to become the leader in the Shreveport market by allowing it to purchase a cluster of six stations, controlling 41% of the area’s listening audience. The company also makes a substantial amount of its revenues from supplying its stations and affiliates with syndicated programming that targets African American audiences. Access One President and Chief Operating Officer Chesley Maddox-Dorsey says that the overall strategy of creating clusters of stations while providing programming to enhance its ties with the black community allows the company to operate more efficiently. “Deregulation has opened up opportunities for us to improve our margins and to compete more effectively with newspapers and television outlets for advertising dollars in our markets,” she says.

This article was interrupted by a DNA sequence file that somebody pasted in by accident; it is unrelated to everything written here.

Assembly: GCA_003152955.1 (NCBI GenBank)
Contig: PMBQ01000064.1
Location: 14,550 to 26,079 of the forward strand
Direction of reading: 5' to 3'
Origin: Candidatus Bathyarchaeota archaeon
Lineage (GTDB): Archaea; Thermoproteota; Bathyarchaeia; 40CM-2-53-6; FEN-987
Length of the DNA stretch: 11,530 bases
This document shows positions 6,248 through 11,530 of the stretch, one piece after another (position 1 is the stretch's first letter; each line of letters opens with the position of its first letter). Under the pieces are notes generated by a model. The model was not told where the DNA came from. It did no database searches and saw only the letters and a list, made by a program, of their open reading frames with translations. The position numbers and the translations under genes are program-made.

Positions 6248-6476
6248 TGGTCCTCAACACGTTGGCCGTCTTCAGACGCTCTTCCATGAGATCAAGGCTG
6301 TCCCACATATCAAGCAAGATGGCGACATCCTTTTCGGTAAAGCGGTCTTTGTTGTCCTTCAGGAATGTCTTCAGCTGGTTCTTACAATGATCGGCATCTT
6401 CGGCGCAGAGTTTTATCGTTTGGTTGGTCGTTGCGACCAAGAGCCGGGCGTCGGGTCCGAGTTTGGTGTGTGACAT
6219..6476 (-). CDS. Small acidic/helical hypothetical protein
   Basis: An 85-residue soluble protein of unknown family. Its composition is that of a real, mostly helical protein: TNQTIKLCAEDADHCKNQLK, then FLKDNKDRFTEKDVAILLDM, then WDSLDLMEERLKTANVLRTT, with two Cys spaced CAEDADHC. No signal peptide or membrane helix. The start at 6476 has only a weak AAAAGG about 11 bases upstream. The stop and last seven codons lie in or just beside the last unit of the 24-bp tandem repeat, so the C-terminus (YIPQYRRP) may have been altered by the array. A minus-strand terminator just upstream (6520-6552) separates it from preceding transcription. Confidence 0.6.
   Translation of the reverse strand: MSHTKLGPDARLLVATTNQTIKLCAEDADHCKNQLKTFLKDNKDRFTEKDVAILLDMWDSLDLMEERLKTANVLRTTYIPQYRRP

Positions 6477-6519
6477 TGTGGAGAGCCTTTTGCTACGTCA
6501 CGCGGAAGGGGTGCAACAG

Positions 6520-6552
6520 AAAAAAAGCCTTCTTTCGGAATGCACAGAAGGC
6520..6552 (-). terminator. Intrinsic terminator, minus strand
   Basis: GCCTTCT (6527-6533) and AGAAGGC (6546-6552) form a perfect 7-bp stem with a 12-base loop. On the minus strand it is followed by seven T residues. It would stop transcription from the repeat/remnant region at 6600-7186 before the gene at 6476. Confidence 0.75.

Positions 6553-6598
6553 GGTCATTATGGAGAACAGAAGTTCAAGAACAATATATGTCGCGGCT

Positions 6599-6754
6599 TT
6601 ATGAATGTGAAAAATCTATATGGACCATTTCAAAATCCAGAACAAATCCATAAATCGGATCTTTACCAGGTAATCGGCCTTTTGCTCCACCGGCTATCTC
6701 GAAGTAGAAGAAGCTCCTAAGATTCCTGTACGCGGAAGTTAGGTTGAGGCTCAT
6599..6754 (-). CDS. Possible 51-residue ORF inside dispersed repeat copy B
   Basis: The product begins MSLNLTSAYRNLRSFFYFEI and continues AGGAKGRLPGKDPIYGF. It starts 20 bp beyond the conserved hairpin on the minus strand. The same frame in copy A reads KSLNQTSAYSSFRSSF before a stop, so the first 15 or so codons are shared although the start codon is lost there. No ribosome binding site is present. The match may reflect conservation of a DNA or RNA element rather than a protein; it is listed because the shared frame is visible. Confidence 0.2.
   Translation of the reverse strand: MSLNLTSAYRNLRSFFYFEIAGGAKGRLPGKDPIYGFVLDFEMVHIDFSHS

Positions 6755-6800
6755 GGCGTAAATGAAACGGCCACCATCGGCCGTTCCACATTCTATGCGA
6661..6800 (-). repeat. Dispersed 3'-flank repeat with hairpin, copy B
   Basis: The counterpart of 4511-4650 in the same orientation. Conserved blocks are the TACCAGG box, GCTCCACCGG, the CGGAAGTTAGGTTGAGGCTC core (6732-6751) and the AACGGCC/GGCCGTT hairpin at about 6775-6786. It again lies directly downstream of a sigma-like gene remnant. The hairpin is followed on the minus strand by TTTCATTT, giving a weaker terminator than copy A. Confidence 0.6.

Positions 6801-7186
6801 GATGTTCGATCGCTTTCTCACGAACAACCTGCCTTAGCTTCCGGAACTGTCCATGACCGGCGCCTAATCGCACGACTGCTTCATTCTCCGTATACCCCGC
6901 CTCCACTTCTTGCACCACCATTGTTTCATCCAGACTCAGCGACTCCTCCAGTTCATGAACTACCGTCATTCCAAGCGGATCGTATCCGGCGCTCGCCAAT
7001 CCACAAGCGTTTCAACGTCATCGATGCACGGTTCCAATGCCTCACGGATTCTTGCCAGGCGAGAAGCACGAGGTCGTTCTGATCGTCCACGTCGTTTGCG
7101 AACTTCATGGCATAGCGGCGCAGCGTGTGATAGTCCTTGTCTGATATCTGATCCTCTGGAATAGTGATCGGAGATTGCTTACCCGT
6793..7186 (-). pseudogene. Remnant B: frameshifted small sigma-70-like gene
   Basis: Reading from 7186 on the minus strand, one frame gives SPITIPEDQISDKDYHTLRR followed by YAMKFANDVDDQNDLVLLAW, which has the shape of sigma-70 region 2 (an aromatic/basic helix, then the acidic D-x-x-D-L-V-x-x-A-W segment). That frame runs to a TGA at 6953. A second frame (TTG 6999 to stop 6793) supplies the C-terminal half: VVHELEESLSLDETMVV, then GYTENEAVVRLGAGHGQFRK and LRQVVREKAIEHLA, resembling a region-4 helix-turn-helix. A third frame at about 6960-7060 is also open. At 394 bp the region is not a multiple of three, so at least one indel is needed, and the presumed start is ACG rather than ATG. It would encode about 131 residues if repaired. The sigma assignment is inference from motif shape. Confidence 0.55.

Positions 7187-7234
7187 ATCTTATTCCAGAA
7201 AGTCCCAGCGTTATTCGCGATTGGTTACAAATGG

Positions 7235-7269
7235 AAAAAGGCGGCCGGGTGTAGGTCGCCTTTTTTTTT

Maddox-Dorsey estimates that the share of advertising dollars that radio stations in the Shreveport market receive has increased from 12% to 15% in recent years. She believes that with deregulation in place, trends like this will continue, ultimately helping independent radio operators survive. (Access One’s investors include the Black Enterprise/Greenwich Street Fund.)
Cherry, however, believes the community orientation will ultimately give black station operators the edge. “There are some issues a white broadcaster is not going to touch, but there are political, economic, and other really sensitive issues to the black community that we are willing to deal with. And it is that commitment to the community that separates us from the radio giants,” he says.
–Additional reporting by Yvette Daniel & Siobhan Benet